State budget deficit could be as high as $10 billionWritten by Associated Press | | firstname.lastname@example.org
The incoming chairman of the Ohio Senate finance committee says the hole in the next state budget could be as large as $10 billion, nearly $2 billion more than what was earlier predicted.
Much has been discussed about roughly $8 billion in one-time grants and other money used to balance the current two-year budget that won’t be there in future years.
But the problem probably will grow beyond that, said Sen. Chris Widener, R-Springfield.
“There is also a series of other things swirling around out there impacting our budget above and beyond one-time money. We have other expenditures we are committed and obligated to make,” he said.
Among them, he said, are Medicaid growth that could exceed $1 billion and a $180million interest payment owed the federal government on borrowing for the state unemployment-compensation fund.
“There are probably 12 to 15 things that are going to come to roost one way or another, positive or negative, to have an impact on the next state budget,” Widener said.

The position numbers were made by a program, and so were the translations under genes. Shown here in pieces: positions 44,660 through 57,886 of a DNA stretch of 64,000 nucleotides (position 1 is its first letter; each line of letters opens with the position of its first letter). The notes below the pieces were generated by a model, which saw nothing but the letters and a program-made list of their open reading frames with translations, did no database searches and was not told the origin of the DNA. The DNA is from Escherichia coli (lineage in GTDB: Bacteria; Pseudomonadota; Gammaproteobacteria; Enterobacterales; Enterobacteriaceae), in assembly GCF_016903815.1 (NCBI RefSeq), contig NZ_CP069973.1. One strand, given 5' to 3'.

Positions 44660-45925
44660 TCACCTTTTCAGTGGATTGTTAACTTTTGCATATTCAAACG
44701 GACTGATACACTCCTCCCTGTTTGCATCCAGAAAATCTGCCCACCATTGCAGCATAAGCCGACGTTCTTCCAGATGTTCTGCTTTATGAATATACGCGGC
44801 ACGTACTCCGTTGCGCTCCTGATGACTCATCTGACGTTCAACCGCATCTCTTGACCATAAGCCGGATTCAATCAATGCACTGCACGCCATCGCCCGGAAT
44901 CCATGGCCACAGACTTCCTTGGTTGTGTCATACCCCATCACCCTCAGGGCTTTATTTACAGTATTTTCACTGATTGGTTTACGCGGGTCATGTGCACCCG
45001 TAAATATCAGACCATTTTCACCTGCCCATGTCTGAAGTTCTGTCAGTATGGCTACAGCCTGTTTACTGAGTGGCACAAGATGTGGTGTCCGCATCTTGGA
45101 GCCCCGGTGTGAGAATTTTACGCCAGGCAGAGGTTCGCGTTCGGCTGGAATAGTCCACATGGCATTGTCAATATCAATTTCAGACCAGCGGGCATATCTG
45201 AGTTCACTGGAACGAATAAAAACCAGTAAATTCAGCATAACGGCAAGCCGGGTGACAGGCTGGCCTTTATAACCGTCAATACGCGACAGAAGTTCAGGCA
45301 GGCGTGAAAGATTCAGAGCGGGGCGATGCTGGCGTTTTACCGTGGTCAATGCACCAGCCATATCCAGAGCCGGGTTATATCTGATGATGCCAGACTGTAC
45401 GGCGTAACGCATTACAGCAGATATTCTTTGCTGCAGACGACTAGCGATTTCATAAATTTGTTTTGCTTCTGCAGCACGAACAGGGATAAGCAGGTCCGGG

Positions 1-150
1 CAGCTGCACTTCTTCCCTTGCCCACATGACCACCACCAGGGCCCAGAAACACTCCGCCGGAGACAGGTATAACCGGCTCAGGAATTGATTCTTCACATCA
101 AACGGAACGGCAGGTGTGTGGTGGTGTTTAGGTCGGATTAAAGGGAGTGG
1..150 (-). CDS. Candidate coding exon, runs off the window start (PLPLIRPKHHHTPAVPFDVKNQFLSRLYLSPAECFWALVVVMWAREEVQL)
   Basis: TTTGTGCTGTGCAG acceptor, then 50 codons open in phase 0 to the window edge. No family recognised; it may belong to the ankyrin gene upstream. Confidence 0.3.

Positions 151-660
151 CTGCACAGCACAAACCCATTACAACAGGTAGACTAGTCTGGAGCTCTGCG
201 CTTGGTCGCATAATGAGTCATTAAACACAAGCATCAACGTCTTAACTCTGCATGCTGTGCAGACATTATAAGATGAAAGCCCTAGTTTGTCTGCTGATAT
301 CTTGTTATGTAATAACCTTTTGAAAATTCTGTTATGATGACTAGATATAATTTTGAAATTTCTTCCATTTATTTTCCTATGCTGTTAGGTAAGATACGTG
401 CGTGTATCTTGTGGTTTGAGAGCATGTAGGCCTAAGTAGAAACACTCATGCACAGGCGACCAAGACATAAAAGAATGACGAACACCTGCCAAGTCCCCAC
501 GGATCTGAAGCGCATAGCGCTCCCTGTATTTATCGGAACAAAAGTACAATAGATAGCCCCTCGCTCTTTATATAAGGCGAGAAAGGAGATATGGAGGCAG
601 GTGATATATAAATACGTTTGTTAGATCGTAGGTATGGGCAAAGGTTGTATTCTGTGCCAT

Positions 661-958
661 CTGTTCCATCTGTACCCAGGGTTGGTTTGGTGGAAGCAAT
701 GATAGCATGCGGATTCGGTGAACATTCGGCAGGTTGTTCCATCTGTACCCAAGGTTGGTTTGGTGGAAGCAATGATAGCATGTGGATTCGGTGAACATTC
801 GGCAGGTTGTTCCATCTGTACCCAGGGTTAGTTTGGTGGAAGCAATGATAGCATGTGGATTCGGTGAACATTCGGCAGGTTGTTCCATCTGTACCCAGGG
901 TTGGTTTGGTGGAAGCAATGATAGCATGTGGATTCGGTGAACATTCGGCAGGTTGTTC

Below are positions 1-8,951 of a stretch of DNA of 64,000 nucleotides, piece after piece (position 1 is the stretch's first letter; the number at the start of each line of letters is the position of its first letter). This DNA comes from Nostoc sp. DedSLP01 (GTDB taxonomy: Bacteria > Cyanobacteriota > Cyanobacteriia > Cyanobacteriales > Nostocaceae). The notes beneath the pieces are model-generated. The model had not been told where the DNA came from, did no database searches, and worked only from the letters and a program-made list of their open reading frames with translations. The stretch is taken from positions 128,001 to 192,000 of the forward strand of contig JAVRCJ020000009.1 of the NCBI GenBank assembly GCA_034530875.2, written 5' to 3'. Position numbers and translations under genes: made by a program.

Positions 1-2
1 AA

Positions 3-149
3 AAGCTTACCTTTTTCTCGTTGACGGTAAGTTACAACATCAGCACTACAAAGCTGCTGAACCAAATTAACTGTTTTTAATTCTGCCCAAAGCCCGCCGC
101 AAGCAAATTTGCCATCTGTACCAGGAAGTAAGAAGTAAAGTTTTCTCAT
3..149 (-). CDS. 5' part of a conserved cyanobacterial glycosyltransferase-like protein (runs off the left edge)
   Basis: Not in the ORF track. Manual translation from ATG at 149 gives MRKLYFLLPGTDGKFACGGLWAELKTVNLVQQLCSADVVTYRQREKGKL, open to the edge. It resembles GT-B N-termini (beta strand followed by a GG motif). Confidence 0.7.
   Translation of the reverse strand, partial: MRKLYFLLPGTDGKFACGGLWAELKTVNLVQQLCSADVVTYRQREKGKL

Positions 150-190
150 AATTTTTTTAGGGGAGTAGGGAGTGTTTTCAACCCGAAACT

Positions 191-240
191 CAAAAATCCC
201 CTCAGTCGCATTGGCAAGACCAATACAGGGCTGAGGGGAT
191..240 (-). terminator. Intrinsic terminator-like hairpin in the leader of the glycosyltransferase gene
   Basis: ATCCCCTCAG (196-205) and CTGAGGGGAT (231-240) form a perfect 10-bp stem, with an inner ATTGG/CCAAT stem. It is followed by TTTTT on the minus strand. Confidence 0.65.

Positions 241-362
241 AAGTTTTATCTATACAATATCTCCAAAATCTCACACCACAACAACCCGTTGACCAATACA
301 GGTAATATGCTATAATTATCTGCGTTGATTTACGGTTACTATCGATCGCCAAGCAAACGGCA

Gov.-elect John Kasich must submit a blueprint for balancing the $50billion-plus budget for the next two years by mid-March.
The Republican has said he wants to cut taxes and phase out the state’s income tax.
To reduce spending, he has proposed diverting nonviolent offenders from prisons and taking on public employee unions.
The administration of outgoing Democratic Gov. Ted Strickland hasn’t made budget projections since last year, but revenue is higher than expected, said spokeswoman Allison Kolodziej.
Office of Budget and Management numbers show that personal income-tax collections were up 5 percent and sales-tax collections also had increased in the latest three-month period from the same period a year earlier.
Kolodziej said any projections about revenue growth and spending levels remain speculative.
Widener isn’t optimistic about revenue growth.
“It’s expected to continue to be on the plus side, which is a positive note,” Widener said. “But I don’t personally think there is going to be any major revenue growth in the next budget.”
AP story through The Plain Dealer